Home | Blog | Keeping Up | Cloud computing

Cloud computing

What does weather have to do with computers?  Well, not much, actually.  But cloud computing is a term that has gained in the buzz department recently, although it has actually been around for several years.

“Cloud computing” is really just a metaphor for doing your work entirely online.  In computer network diagrams, the Internet is typically portrayed as a cloud shape.  The concept integrates Web 2.0, Software as a Service (SaaS) and other common technologies that help to meet user needs in the online environment.  Typically, this means that users don’t have to be responsible for maintaining the architecture to support their needs; large data centers often house the applications and data, and users merely connect using their PC and the Internet.  One of the most famous examples is Google Apps, which provides free business applications that are entirely online (Such as Google Docs, a competitor to Microsoft Word).

Besides not having to pay for the infrastructure, electricity, etc., many cloud computing applications  allow end users to only pay for what they actually use (e.g., Amazon Web Services), much like a traditional utility.  Some do use a subscription model (e.g., NetFlix’s download-on-demand service).

What does this mean to me, Laura?

  1. As more applications move online or have online competitors, expect that your patrons will want to access them.  This will possibly mean purchasing more powerful computers and upgrading web browsers and/or their plugins more frequently to keep up with application requirements.
  2. Cloud computing and mobile devices will continue to bond.  Powerful smartphones like the iPhone or the Google Android can use the cloud for extended storage as well as applications.  This area will continue to grow as phones continue to become even more powerful.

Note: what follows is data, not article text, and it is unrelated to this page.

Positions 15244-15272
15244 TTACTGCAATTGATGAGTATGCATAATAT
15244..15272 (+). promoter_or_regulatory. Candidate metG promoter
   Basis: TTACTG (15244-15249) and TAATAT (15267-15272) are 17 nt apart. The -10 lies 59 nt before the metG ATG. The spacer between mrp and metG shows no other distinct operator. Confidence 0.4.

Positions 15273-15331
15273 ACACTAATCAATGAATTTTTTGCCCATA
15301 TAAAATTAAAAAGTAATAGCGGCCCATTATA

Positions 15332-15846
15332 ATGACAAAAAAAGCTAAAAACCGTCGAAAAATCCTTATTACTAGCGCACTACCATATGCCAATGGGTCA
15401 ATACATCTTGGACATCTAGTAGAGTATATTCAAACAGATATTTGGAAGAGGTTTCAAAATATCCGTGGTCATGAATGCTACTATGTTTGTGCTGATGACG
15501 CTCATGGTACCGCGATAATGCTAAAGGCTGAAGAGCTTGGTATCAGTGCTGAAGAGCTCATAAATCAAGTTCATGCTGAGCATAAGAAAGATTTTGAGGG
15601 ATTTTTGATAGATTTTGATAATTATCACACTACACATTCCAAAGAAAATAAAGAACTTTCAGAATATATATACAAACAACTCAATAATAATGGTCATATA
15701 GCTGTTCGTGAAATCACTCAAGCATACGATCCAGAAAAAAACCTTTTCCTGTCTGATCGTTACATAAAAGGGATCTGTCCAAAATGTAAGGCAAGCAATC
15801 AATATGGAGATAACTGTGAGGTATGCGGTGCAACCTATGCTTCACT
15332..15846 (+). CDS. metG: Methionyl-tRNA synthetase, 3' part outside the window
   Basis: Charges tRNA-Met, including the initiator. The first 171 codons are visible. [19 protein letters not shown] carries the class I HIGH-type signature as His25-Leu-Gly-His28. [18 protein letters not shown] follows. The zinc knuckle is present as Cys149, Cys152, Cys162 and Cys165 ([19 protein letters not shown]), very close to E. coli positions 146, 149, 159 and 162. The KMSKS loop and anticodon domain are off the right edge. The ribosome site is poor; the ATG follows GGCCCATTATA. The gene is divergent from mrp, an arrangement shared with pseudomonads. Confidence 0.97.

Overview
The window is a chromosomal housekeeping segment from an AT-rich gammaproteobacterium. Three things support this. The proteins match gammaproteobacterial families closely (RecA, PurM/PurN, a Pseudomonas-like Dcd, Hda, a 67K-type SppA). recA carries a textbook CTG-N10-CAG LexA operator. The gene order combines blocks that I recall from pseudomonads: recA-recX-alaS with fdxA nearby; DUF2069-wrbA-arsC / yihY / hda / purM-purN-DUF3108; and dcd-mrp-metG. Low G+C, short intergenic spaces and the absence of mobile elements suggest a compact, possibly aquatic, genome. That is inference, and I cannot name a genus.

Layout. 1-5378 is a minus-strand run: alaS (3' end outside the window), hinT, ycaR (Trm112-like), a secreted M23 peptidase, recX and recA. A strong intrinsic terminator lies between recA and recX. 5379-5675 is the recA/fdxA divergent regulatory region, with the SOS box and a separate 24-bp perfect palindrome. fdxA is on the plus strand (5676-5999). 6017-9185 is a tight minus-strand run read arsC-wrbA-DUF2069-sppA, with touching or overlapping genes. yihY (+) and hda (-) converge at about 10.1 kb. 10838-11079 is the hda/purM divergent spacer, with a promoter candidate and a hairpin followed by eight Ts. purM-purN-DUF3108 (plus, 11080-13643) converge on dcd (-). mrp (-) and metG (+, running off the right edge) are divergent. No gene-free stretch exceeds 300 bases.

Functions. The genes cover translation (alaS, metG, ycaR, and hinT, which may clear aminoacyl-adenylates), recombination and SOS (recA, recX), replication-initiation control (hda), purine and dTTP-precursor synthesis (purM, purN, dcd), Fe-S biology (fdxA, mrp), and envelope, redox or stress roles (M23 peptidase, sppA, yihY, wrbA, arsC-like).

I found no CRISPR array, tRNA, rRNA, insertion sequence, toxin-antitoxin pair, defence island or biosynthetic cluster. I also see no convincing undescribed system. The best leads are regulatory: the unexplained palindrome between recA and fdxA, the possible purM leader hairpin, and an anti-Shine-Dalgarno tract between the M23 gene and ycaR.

3. There are some inherent risks in cloud computing; reputable providers mitigate these and make sure that your data is sufficiently backed up.

There are 2 comments

  1. Cloud computing, it seems to me, is especially advantageous for library patrons — especially those library patrons who come to the library to use hardware, software and an Internet connection because they can’t afford same. A public university student, for example, can not only research a term paper at the library, but write it, format it, save it, access it later (perhaps from another location), and presumably print it at the library – all with hardware, software and storage that might be better and/or more up-to-date than that owned by another student with his or her own computer and software.

    It will be interesting to see how payment models evolve, and how libraries and patrons will fare in that evolution.

  2. On a related note, the January 2009 issue of Smart Libraries Newsletter…


    … has an article about “Infor’s recently launched V-Smart Web-based integrated library system”, which is touted as appealing to “libraries with branches or other facilities that might otherwise require IT staff to travel to perform installations or upgrades of client software.”

Comments are closed.